Q&A: Crafting The Old Blood as a Wolfenstein palate cleanser

In conversation with Gamasutra, Machine Games' Tommy Björk hed some light on how the studio weaves compelling narratives into the design of an FPS and why Wolfenstein: The Old Blood became a prequel.

Despite his reputation as a silent protagonist, B.J. Blazkowicz proved surprisingly forthcoming in Machine Games' Wolfenstein: The New Order. 

His Swedish stewards earned critical acclaim last year for their deft approach to first-person storytelling via cutscenes and interior monologues, acclaim that creative director Jens Matthies credited to the studio's philosophy of directly marrying a game's narrative to the player's experience in the world.

"The dream is to make you feel like Blazkowicz, even though he speaks in your place," Matthies told Gamasutra last year. "the goal is to have a protagonist that is so relatable that you become them."

But as I was playing through The Old Blood, Machine Games' recently-released standalone prequel to The New Order, I realized that I was actually hearing Blazkowicz speak through me for what felt like the first time. 

Machine Games' Tommy Tordsson Björk says this is spot on; that Blazkowicz never actually spoke during the gameplay segments of The New Order, and only earned that voice in The Old Blood due to production constraints that kept the studio from using cutscenes as a storytelling tool. 

He also shed some light on how Machine Games approaches the challenge of telling a compelling narrative from a first-person perspective, and why it chose to break from popular DLC design practices to produce a standalone prequel, in a recent conversation over email which I've reproduced (with some light edits for clarity) below.

One of the most striking things about The Old Blood is that it's a very substantial prequel with interesting combat encounters but little of the character development that earned The New Order critical appeal. Was that a conscious design decision?

Björk: Because it was important to us to get new content out to fans as soon as we could, we knew from the beginning that we would not be creating the same kind of cinematic cut-scenes that we had in the main game.

With this shorter development time in mind, we chose to put the emphasis on recreating the old-school atmosphere found in Return to Castle Wolfenstein and to tell our story entirely from a first person perspective. We wanted The Old Blood to feel like a palate-cleansing dessert; a nice finish packed full of flavor and personality, rather than the full-course meal that came before it with The New Order.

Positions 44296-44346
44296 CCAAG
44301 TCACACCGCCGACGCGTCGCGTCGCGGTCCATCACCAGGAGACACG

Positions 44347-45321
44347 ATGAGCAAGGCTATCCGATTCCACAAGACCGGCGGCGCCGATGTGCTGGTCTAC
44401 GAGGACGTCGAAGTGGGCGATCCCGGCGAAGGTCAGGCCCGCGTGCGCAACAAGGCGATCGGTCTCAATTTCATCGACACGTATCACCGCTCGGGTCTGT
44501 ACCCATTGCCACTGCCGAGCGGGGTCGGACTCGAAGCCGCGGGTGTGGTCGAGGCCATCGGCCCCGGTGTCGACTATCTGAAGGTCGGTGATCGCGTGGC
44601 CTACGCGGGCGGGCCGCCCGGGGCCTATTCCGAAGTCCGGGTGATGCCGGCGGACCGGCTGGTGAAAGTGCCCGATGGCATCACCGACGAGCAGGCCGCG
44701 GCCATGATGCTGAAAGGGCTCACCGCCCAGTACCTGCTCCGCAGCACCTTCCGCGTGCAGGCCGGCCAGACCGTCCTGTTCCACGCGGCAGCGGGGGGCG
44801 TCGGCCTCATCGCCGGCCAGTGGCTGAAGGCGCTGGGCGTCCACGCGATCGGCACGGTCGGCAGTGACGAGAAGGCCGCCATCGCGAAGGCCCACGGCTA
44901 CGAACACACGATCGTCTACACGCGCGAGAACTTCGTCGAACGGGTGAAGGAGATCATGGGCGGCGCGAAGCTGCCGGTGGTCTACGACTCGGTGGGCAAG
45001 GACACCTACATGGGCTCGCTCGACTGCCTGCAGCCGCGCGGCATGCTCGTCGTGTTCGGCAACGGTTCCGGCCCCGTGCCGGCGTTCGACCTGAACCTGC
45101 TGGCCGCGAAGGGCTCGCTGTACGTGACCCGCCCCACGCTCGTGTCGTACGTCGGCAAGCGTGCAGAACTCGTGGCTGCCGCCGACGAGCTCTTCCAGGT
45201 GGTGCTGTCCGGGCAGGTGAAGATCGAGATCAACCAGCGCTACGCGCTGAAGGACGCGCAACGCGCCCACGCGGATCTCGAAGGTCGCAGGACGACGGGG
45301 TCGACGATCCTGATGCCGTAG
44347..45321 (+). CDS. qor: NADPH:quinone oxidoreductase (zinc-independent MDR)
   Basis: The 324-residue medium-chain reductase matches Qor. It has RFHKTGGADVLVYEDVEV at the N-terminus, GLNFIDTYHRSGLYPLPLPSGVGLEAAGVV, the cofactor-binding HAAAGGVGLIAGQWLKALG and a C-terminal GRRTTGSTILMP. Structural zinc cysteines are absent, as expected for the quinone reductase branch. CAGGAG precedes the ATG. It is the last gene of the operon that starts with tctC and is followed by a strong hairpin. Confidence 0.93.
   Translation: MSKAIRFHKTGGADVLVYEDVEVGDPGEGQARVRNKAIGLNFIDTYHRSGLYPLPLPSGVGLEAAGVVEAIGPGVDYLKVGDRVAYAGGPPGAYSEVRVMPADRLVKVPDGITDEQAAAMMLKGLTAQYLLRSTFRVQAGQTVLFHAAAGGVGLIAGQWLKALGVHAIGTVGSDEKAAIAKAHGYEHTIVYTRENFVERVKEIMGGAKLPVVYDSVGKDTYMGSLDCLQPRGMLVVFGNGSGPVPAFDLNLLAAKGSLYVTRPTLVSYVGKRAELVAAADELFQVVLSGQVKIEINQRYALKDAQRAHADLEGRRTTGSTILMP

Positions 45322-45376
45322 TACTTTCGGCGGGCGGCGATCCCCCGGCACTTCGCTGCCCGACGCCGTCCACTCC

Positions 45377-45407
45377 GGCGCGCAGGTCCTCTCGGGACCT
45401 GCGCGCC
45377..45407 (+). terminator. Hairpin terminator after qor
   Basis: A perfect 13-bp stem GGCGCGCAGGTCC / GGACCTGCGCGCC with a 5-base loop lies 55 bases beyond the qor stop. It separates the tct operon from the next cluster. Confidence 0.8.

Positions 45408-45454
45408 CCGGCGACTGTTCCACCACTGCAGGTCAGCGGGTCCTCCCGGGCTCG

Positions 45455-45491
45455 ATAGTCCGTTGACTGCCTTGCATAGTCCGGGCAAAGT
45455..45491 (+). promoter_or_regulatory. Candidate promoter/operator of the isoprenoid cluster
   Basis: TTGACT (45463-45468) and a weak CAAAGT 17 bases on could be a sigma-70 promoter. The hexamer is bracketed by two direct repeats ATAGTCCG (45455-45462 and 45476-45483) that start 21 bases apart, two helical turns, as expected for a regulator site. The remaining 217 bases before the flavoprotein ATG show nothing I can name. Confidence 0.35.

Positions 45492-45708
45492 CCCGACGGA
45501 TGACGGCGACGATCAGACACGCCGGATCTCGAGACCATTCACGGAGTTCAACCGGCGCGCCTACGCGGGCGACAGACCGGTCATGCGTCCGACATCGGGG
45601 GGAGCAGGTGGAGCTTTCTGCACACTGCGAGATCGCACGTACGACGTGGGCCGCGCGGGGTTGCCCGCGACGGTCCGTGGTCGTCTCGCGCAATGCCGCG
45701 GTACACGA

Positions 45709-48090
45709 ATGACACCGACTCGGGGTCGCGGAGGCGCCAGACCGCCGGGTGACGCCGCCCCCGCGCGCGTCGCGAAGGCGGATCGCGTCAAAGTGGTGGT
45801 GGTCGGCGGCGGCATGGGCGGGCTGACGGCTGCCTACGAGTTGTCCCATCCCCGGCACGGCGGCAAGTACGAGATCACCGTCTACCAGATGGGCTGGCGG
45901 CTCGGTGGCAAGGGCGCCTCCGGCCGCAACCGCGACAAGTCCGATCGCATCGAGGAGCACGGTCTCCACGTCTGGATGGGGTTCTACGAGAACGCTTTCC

Did the team expect to receive such critical praise for the narrative techniques at play in The New Order? How did that influence your decision to make a standalone prequel instead of DLC?

We've always tried to do our best when it comes to storytelling in games because that is where our interests lie: in that fusion between good, meaningful interaction and storytelling that feels like something beyond pointing a gun and shooting at things.

The idea behind The Old Blood was to make it a love letter to one of our favorite installments in the franchise, Return to Castle Wolfenstein. That's part of why we made it a prequel and not a continuation of The New Order, so that it felt like it belonged more in the pre-TNO Wolfenstein world.

Part of a screenshot culled from the 2001 game Return to Castle Wolfenstein

It also made sense to make it as a prequel because we thought that people who hadn't played The New Order could easily pick this up. We wanted The Old Blood to be an introduction to The New Order, so they could just naturally progress into that story after they had finished the game.

Fair enough. What were some of the most challenging aspects of developing The Old Blood, and how did the team overcome them?

The project became much more challenging when we decided that we would release it as a standalone, because for us it meant we would not be satisfied just releasing reused content with minor additions and tweaks.

The good old expansion packs from the olden days became our standard, so we decided to remake almost everything completely from scratch with new art assets, new weapons, and new features.

From a narrative perspective, the fact that we decided not to use cinematic cutscenes meant that we had to find other ways to maintain the presence of the personality we established for B.J. in The New Order. We had the inner monologue narration, of course, as a story tool to work with, but the really interesting and dynamic story elements take place when B.J. interacts with other characters.

For The Old Blood, we wanted to have B.J. talk to other characters in first person, something which never happened in The New Order. So the narrative challenge here became how to create and write our first-person events in a way that felt natural and fluid, and at the same time didn't take away the sense of being in control of the game.

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